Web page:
The key element to grape growing in the Santa Lucia Highlands is the fierce Pacific winds, or rather the control and containment of these winds which tend to cool everything in sight and historically have presented local grape growers with ongoing headaches for decades. By facing the double row terraces south, Smith insured that the vines are protected from the wind and therefore would benefit from the heat that radiates off the hillside.

Paraiso Springs is also fiercely concerned about the terroir, or microclimate that embodies its plantings. Among the local growers, its generally accepted that the Smiths vineyards are the finest in the southern section while Robert Talbott’s classic Chardonnay and Pinot Noir acres are the top varietals further north.

Rich Smith planted his first vines back in 1976 and must be considered through tenure and proaction as one of the pioneers of the Monterey County fine wine group. With his wife Claudia, the Smiths now control more than 3,000 acres of vineyards of which a little over 400 is considered estate by Paraiso Springs Winery.

Even as their vineyard management prospered and grew, the Smiths have determined to keep Paraiso Springs a family affair. Their son Jason helps manage the vineyard operation and son-in-law David Fleming works along with several consulting winemakers to insure the quality aspects of the wines are in keeping with his family’s standards and ideals.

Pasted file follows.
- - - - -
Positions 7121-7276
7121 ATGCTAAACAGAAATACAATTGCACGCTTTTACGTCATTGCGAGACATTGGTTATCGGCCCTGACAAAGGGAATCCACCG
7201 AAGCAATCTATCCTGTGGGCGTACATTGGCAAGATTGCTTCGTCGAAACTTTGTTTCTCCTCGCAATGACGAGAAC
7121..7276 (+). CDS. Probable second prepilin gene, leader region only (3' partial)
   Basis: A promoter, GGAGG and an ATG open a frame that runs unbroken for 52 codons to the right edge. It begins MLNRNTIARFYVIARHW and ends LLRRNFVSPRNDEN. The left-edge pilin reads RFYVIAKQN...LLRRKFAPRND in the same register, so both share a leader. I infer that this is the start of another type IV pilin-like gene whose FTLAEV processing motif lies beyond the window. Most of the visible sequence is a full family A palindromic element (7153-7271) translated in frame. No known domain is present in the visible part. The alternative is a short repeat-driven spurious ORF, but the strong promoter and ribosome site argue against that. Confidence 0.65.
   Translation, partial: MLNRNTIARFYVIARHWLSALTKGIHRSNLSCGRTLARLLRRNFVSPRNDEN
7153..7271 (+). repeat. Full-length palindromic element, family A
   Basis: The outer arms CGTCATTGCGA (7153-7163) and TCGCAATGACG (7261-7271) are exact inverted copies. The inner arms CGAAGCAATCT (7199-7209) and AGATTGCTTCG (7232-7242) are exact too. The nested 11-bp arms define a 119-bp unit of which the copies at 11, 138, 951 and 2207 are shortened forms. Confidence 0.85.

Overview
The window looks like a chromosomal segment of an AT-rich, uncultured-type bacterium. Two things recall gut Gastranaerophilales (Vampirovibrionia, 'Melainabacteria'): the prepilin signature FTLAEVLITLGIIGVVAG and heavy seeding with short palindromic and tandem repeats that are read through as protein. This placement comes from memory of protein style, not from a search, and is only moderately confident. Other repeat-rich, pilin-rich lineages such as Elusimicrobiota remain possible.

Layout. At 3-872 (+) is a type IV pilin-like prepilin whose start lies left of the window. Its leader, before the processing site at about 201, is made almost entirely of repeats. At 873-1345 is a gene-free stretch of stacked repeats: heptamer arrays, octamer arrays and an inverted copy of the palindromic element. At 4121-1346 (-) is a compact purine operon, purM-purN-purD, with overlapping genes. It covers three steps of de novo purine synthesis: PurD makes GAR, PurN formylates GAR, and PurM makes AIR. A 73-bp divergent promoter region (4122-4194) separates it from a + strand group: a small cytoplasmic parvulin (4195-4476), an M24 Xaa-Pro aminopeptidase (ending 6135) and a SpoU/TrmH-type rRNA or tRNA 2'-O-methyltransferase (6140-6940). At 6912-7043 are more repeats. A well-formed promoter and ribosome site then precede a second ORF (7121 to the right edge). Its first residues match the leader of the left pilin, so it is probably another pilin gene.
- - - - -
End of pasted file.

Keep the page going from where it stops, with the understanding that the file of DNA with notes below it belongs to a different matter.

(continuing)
Both Rich and Claudia Smith have been active for many years in Monterey County wine circles, a period that has seen the number of labels grow from six to nearly thirty in the past two decades. Education has been a paramount aim of the family and the entire family boasts various degrees from the University of California at Davis.

Even with a great amount of grapes from which to choose, the Smiths have chosen to keep Paraiso Springs Winery on the small side, with present production hovering around the 15,000 case mark. Present plans call for Paraiso Springs to remain at its present production level.